Opportunities to attract FDI from countries both in and outside the TPP are significant, but also challenging as many projects are low-tech and cause environmental pollution in fields like textiles, apparel and footwear. It is necessary to avoid such projects while focusing on attracting investment from TPP partners, especially those with high-tech resources to and enhance the competitiveness of Vietnam’s enterprises and products in the long run. It is also important to say no to investors with small-scale projects and no long-term business objectives in Vietnam.
Another challenge for investing through FTAs including the TPP is the weaknesses in researching and evaluating the type of foreign investment in Vietnam, so there is virtually no overall picture on foreign investment, including FDI, FII, ODA, remittances, and NGOs in each stage of economic integration to build a common solution for foreign investment in Vietnam. In the process of deepening integration of Vietnam's economy today, there should be overall comprehensive studies, evaluations, and reports to take advantage of opportunities brought about by integration and to further promote Vietnam’s potential.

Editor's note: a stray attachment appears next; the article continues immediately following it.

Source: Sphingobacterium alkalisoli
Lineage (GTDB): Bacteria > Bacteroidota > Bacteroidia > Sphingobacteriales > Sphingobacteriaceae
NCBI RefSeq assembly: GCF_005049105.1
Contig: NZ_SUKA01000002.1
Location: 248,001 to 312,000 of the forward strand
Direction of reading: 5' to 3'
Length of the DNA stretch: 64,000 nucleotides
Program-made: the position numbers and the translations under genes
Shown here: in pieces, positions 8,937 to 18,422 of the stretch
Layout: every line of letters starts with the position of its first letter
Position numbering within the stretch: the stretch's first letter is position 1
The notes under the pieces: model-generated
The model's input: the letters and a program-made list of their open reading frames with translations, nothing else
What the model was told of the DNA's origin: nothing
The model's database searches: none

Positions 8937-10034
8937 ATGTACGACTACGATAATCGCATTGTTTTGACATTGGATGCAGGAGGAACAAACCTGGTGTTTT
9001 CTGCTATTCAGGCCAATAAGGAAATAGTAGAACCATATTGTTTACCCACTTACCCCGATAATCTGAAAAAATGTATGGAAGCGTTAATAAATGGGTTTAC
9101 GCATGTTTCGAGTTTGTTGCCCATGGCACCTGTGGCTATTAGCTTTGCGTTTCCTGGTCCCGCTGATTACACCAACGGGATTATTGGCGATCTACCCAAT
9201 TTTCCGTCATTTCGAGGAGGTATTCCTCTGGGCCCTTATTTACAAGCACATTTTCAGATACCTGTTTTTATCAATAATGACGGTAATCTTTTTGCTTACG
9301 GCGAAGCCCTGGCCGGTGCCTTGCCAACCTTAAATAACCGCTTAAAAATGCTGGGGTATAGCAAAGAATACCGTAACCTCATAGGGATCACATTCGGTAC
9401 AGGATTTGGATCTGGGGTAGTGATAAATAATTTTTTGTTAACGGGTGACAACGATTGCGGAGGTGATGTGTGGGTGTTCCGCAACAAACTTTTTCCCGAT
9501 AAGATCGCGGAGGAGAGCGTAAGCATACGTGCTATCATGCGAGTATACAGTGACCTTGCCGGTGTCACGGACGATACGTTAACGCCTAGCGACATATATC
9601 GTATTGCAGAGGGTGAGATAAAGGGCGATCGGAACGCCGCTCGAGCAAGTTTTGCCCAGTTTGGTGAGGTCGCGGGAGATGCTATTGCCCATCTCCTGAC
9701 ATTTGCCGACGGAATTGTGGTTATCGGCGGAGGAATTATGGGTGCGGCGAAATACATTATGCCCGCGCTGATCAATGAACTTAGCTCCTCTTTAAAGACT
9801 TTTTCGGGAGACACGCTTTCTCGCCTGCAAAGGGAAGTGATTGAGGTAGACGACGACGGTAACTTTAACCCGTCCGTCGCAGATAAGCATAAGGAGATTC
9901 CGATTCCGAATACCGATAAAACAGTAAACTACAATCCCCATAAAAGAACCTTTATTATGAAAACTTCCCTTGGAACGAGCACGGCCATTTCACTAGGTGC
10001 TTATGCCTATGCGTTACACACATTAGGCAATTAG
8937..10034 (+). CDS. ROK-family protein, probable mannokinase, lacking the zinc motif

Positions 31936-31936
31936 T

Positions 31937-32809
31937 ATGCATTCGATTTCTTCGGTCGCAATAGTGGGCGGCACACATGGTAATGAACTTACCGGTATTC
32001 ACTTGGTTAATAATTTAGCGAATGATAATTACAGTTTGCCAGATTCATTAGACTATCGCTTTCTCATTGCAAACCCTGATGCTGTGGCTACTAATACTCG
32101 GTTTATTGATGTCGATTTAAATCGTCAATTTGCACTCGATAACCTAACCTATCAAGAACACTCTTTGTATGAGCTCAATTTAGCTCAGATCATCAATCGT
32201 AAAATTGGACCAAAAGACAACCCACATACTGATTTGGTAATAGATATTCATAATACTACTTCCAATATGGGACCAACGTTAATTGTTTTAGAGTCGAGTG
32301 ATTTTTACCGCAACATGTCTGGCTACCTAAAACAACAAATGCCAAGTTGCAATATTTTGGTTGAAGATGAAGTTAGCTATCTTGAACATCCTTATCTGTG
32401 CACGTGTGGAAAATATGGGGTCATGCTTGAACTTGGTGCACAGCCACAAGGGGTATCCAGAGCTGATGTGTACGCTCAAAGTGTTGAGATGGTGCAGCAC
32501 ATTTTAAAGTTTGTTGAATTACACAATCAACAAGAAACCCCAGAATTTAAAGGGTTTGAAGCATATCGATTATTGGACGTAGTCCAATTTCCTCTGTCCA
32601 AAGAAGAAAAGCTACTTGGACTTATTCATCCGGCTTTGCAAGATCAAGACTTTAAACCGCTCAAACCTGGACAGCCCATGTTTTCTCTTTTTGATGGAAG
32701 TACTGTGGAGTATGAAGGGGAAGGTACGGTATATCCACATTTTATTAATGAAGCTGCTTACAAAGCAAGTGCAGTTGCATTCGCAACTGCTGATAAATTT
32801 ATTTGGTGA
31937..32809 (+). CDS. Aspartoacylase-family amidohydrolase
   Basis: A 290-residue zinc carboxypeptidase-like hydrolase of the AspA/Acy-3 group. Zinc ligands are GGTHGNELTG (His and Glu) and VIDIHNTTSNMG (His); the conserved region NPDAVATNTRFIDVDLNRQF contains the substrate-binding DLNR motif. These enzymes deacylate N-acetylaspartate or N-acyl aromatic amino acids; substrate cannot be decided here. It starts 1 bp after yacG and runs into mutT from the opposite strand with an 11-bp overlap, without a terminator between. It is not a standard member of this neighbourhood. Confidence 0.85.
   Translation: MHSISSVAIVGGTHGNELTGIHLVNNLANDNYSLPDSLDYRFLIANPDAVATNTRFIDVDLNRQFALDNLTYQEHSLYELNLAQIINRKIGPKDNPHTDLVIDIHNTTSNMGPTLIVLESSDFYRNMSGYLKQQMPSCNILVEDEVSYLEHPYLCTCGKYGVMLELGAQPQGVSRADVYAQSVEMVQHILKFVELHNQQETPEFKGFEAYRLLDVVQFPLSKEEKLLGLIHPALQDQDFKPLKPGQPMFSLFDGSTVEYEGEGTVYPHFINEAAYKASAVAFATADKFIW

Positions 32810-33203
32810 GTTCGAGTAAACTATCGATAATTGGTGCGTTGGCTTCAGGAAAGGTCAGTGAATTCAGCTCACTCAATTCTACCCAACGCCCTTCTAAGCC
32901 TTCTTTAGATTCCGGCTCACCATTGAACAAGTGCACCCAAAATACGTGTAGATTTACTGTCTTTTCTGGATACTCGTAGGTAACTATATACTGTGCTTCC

Finally, it is necessary to enhance auxiliary industry development and promote investment in improving local material sources, as according to the rules of origin, to enjoy low tax rates for exports to TPP member countries, the exporting country must have self-produced raw materials or imported the materials from other TPP member countries. However, switching from materials imported from outside the TPP at present to TPP member states is not entirely easy and especially difficult to do immediately.